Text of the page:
With the visiting Pakistani Prime Minister Imran Khan by his side, US President Donald Trump said Monday that Prime Minister Narendra Modi had asked him to mediate on Kashmir, and that he “would love to help”.
Trump’s claim has since been rebutted by Ministry of External Affairs spokesman Raveesh Kumar and External Affairs Minister S Jaishankar. India has reiterated its longstanding position that there is no room for mediation in Kashmir or on any other India-Pakistan issue and that all outstanding matters between the two countries would be resolved through bilateral dialogue — but only when Pakistan ends cross-border terrorism in India.
India then, has all but called President Trump a liar. How this impacts on the present uneven and unpredictable relations with the United States remains to be seen. The response from both sides may well be to bury the episode quietly and move ahead.
Hours after Trump’s statement, the State Department tweeted to control the damage: “While Kashmir is a bilateral issue for both parties to discuss, the Trump administration welcomes Pakistan and India sitting down and the United States stands ready to assist.”
US Congressmen on both sides of the political divide were reported to have “reiterated support for the longstanding US position on the Kashmir dispute”, and criticised Trump’s “amateurish and embarrassing mistake”.
Why India insists on bilateralism with Pakistan
The Indian position has historically stemmed from its mistrust of outsiders meddling in its internal affairs, the strongly felt need to protect its secular nationhood project, and suspicion that mediators viewed Kashmir through Pakistani eyes.
Jawaharlal Nehru, who took Pakistan’s invasion in 1947 to the United Nations, was quick to realise his mistake. The UN missions flowing from the resolutions, including the Dixon Mission, which led to the Dixon Plan of 1950 for partition of some areas of Jammu & Kashmir between India and Pakistan (Ladakh to India, PoK and Northern Areas to Pakistan, with Jammu divided between the two), plus a plebiscite in the Valley, strengthened India’s determination to shut the door on international mediation. (See A G Noorani on Dixon Plan, Frontline, October 12-25, 2002)
The framework for bilateral resolution of problems between India and Pakistan was written into the 1972 Simla Agreement and reiterated 27 years later in the Lahore Declaration. Nonetheless, Pakistan has continued to view the “internationalisation” of the Kashmir issue as its best bet towards reversing J&K’s accession to India, and has used every global forum to criticise India’s “illegal occupation” of Kashmir.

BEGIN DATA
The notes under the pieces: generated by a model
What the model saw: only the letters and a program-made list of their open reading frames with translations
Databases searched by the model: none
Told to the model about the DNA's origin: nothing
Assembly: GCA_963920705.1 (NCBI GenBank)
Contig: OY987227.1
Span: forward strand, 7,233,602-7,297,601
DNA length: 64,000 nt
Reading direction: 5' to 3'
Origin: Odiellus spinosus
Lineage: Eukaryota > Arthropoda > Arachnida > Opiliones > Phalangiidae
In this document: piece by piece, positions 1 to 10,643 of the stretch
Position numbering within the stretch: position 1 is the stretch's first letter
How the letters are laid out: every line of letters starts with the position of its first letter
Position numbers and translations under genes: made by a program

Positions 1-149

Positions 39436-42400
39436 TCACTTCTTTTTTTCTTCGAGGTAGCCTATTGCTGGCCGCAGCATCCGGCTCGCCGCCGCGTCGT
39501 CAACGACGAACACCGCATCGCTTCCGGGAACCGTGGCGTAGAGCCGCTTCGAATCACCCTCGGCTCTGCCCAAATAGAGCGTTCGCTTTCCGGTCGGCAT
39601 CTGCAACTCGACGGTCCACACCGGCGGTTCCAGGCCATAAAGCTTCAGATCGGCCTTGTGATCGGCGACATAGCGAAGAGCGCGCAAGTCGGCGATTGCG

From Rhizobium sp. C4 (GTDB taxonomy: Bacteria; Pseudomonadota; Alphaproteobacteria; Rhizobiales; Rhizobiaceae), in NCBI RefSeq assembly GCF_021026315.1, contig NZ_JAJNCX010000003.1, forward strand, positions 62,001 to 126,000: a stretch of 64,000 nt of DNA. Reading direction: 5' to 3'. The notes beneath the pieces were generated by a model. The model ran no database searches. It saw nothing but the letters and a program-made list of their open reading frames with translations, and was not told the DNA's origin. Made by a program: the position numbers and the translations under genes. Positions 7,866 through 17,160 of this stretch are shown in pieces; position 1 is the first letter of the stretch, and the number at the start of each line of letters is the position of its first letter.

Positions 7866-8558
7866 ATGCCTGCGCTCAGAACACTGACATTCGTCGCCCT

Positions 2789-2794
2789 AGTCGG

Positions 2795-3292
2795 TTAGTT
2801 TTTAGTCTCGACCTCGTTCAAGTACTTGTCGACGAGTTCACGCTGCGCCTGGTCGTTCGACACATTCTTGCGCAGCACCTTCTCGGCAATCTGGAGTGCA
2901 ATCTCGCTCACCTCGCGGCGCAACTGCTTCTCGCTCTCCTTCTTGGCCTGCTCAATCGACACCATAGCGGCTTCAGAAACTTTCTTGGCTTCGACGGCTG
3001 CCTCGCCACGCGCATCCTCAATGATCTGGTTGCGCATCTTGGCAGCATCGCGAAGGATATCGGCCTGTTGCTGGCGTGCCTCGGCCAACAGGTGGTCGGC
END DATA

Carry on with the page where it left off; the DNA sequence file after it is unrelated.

The American ‘hand’, playing out earlier too
While India has mostly succeeded in conveying that it would brook no third-party mediation, Trump’s offer is not the first time that an American leader has sought to “help” India and Pakistan resolve the Kashmir dispute.
n In 1993, Robin Raphel, who headed the State Department’s newly created South Asia division in the first Clinton Administration, sought to junk the Instrument of Accession, and asserted that for the US, Kashmir was “disputed territory”, undermining years of Indian diplomatic efforts.
Her statement was taken far more seriously than Trump’s remark on Monday, and in India, she was seen as being pro-Pakistan and anti-India. It was at that time that the Kashmiri people began to be viewed as the third side to what was until then perceived as an issue between just India and Pakistan. In 1995, Raphel told the US Senate Foreign Relations Committee that “[o]ur top foreign policy goals in South Asia reflect the Administration’s global priorities. Reducing tensions and helping to resolve conflicts peacefully… We are continuing efforts to persuade them to begin a serious attempt to resolve this dispute… The United States has offered to assist with this process, if India and Pakistan so request. We have no preferred outcome. But we recognize that a resolution is long overdue and essential for the long term stability of the region as a whole.”
As New Delhi’s post-liberalisation economic clout grew, Raphel’s influence in the State Department faded. Clinton 2.0 embraced the Indian stand on bilateralism. But as Pakistan’s hand in the 1990’s uprising in Kashmir and cross-border terrorism became apparent, it was India that sought outside help to rein in Pakistani meddling in the Valley.
n In 1999, the year after India and Pakistan went nuclear, it was US intervention that brought the Kargil crisis to an end. The Vajpayee government had been in touch with the Clinton Administration to get the Nawaz Sharif government to call off the intrusion in Kargil, even as the Indian Army fought the Pakistani forces.